This presentation examines Leon Modena's critique of Kabbalah, a Hebrew treatise composed in Venice in 1639 entitled Ari Nohem (The Roaring Lion). One of the primary causes of Modena's critique was the printing of kabbalistic books such as the Zohar, Ma'arekhet ha-Elohut, and Sefer Yetzirah. In Modena's argument, the printing of kabbalistic books in the sixteenth century had disrupted prior patterns of the transmission of kabbalistic knowledge. In particular, Modena argues that kabbalistic books had begun to be read in new ways by new audiences. Using Modena's analysis as a point of departure this presentation ...


Shlomo Lutzker's Introduction To Magid Devarav Le-Ya'akov, Moshe Rosman Aug 2009

Shlomo Lutzker's Introduction To Magid Devarav Le-Ya'akov, Moshe Rosman

Early Modern Workshop: Resources in Jewish History

ABSTRACT: This presentation analyzes Shlomo Lutzker's Introduction to Magid Devarav Le-Ya'akov as a key source of information on the process of formation and publication of early hasidic books and the activities of printers and aditors. It also bears on the questions of whether there existed "hasidic publishers" and how it might be possible to identify a "hasidic book".

This presentation is for the following text(s):

  • Shlomo Lutzker's Introduction to Magid Devarav Le-Ya'akov: Likutei Amarim (1781)


A Publisher In Service Of His Readers: Prefaces To Amsterdam 1711 Edition Of The Tsene Rene, Shlomo Berger Aug 2009

A Publisher In Service Of His Readers: Prefaces To Amsterdam 1711 Edition Of The Tsene Rene, Shlomo Berger

Early Modern Workshop: Resources in Jewish History

The Amsterdam 1711 edition of the Tsene Rene is a particularly interesting because it contains prefaces that include allusions to and discussions of Yiddish texts and book production, the roles of publishers and the envisaged demands of readers. It enables us to determine and evaluate the status of books with the early modern Ashkenazi culture.

This presentation is for the following text(s):

  • Preface to the 1711 edition of Tsene Rene

Click here to view the video.


Emw 2009: Reading Across Cultures: The Jewish Book And Its Readers In The Early Modern Period, Emw 2009 Aug 2009

Emw 2009: Reading Across Cultures: The Jewish Book And Its Readers In The Early Modern Period, Emw 2009

Early Modern Workshop: Resources in Jewish History

The sixth Early Modern Workshop will focus on the topic of "Reading across Cultures: The Jewish Book and Its Readers in the Early Modern Period." The workshop was held at the Radcliffe Institute for Advanced Studies at Harvard University from Sunday, August 23, 2009 and to Tuesday, August 25, 2009.

The workshop opened a discussion of the culture of reading in Jewish society, as well as of the reading of Jewish books in Christian society, during a period of rapid cultural transformation. What was a "Jewish" book, one participant asked? What were the different or parallel developments within Jewish society ...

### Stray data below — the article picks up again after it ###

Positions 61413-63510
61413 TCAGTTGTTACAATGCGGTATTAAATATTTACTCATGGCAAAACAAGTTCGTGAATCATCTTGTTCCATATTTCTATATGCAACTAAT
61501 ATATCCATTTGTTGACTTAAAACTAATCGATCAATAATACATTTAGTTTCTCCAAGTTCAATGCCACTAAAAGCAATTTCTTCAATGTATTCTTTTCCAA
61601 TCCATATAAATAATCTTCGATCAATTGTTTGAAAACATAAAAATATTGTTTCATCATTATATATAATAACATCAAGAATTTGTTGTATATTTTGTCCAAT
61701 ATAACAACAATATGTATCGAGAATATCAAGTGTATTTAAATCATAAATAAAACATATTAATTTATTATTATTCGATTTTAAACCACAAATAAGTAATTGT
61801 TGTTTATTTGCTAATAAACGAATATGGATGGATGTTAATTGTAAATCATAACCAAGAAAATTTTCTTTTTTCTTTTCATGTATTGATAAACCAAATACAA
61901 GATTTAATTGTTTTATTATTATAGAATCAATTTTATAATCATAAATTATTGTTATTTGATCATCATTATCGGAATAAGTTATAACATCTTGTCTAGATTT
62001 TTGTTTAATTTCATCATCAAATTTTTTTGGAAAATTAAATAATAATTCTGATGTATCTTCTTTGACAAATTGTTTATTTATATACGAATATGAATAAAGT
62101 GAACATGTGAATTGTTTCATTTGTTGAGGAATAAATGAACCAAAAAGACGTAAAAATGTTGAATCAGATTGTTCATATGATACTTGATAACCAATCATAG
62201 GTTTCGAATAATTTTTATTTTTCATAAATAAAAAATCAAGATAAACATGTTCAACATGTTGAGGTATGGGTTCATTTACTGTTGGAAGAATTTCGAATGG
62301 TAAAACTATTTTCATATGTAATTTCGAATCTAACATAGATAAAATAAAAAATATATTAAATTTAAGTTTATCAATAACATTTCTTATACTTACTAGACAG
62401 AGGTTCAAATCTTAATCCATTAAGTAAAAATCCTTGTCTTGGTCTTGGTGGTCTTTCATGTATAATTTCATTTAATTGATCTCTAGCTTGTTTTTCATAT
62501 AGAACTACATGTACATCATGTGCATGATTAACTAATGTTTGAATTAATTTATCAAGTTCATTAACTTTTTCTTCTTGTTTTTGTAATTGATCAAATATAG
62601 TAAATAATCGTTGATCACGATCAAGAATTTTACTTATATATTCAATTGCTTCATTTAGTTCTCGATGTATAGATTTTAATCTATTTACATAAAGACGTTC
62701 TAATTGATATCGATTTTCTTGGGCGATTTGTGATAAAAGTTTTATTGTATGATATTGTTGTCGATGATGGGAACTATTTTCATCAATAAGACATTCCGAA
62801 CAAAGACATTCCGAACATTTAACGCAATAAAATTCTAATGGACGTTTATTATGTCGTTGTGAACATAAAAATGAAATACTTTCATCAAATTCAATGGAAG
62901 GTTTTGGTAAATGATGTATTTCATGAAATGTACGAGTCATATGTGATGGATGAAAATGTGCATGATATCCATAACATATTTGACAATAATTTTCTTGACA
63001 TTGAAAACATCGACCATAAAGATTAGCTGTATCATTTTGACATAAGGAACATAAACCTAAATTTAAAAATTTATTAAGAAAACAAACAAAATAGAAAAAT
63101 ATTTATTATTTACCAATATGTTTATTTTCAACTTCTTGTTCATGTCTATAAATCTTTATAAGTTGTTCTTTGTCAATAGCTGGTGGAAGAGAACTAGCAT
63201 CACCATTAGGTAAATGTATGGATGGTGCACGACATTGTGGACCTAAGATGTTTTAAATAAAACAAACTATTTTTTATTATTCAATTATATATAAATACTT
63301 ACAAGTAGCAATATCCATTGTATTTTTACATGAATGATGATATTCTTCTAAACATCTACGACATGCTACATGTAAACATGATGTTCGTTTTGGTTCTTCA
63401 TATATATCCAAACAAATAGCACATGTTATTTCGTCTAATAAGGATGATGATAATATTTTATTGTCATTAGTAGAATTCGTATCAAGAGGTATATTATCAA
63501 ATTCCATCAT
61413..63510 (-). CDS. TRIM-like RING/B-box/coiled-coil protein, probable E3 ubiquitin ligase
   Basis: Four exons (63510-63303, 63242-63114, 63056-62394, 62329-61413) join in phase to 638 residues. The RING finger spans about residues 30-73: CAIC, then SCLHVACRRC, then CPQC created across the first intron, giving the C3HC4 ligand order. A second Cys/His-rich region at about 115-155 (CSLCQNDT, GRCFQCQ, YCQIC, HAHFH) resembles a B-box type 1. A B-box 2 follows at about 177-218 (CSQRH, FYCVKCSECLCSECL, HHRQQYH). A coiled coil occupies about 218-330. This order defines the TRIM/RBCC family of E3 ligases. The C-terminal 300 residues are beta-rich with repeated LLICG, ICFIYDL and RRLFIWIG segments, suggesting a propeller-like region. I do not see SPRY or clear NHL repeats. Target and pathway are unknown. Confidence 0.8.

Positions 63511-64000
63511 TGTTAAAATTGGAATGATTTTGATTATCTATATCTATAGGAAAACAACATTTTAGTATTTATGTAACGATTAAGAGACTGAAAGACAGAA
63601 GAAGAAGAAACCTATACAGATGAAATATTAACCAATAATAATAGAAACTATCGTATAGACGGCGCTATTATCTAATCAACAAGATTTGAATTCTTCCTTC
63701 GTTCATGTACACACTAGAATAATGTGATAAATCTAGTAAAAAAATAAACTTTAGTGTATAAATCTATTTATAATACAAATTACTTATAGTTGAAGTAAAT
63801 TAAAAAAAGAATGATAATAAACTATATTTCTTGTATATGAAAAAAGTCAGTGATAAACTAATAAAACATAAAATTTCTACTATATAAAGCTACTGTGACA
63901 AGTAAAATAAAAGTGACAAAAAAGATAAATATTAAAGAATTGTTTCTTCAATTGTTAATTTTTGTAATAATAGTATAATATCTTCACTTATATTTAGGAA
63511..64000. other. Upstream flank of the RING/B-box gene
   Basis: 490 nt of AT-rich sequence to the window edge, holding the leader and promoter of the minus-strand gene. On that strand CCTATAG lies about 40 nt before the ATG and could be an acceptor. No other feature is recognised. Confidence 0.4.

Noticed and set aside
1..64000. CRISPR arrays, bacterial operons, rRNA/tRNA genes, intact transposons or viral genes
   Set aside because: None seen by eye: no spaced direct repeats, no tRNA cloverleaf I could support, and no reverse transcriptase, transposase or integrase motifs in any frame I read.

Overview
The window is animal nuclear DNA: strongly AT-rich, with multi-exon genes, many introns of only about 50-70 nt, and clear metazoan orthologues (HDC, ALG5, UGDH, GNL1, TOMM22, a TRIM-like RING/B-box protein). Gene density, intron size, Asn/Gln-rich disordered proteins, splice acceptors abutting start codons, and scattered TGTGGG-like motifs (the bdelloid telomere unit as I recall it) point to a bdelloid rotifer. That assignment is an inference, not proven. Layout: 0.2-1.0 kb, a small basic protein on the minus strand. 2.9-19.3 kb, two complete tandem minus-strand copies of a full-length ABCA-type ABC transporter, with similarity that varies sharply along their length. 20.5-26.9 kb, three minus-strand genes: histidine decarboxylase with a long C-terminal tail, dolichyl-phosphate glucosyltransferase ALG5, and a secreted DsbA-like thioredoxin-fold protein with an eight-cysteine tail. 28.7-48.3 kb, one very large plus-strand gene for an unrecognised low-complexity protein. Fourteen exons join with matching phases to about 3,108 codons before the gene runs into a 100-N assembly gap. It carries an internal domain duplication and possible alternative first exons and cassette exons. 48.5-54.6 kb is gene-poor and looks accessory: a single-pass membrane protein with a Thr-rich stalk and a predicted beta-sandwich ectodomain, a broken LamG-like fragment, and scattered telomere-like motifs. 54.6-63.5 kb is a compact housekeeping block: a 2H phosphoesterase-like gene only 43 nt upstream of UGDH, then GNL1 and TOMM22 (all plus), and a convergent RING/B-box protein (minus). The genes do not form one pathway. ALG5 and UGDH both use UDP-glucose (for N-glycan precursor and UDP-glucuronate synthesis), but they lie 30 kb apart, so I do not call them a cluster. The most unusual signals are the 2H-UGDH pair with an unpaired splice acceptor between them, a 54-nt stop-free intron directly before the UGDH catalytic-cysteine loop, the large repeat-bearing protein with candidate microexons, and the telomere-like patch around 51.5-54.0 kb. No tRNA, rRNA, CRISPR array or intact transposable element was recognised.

Review Of "Dance As Text: Ideologies Of The Baroque Body" By Mark Franko, Laurie Nussdorfer Aug 2009

Review Of "Dance As Text: Ideologies Of The Baroque Body" By Mark Franko, Laurie Nussdorfer

Laurie Nussdorfer

No abstract provided.


Review Of The Book The Great Patriotic War Of The Soviet Union, 1941-45: A Documentary Reader, John A. Drobnicki Aug 2009

Review Of The Book The Great Patriotic War Of The Soviet Union, 1941-45: A Documentary Reader, John A. Drobnicki

Publications and Research

Review of the book The great patriotic war of the Soviet Union, 1941-45: A documentary reader.


Religion, Longevity, And Cooperation: The Case Of The Craft Guild, Gary Richardson Jul 2009

Religion, Longevity, And Cooperation: The Case Of The Craft Guild, Gary Richardson

Gary Richardson

Whenthe mortality rate is high, repeated interaction alonemaynot sustain cooperation, and religion may play an important role in shaping economic institutions. This insight explains why during the fourteenth century, when plagues decimated populations and the church promoted the doctrine of purgatory, guilds that bundled together religious and occupational activities dominated manufacturing and commerce. During the sixteenth century, the disease environment eased, and the Reformation dispelled the doctrine of purgatory, necessitating the development of new methods of organizing industry. The logic underlying this conclusion has implications for the study of institutions, economics, and religion throughout history and in the developing world ...


Out Of The (Historiographic) Ghetto: Jews And The Reformation, Magda Teter, Debra Kaplan Jul 2009